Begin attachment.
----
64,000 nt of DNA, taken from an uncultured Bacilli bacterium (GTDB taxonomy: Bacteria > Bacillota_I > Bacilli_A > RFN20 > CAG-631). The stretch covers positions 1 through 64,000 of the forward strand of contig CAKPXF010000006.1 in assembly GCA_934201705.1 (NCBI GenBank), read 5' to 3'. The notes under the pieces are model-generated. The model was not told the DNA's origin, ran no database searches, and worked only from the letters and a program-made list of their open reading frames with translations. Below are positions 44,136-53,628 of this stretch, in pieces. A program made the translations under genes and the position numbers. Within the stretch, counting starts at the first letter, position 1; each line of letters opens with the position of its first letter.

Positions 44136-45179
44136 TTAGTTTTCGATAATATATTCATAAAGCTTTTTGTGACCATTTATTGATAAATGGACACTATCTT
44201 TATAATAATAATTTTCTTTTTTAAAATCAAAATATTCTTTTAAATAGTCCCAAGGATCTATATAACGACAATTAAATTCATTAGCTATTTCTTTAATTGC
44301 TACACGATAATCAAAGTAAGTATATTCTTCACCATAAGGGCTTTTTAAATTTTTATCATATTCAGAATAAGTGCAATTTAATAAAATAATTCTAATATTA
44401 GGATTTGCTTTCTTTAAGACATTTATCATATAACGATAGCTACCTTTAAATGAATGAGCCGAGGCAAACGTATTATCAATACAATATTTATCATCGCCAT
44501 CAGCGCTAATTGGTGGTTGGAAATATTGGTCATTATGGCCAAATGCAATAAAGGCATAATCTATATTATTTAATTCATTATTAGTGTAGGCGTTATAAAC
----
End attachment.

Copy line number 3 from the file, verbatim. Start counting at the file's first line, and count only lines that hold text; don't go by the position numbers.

44136 TTAGTTTTCGATAATATATTCATAAAGCTTTTTGTGACCATTTATTGATAAATGGACACTATCTT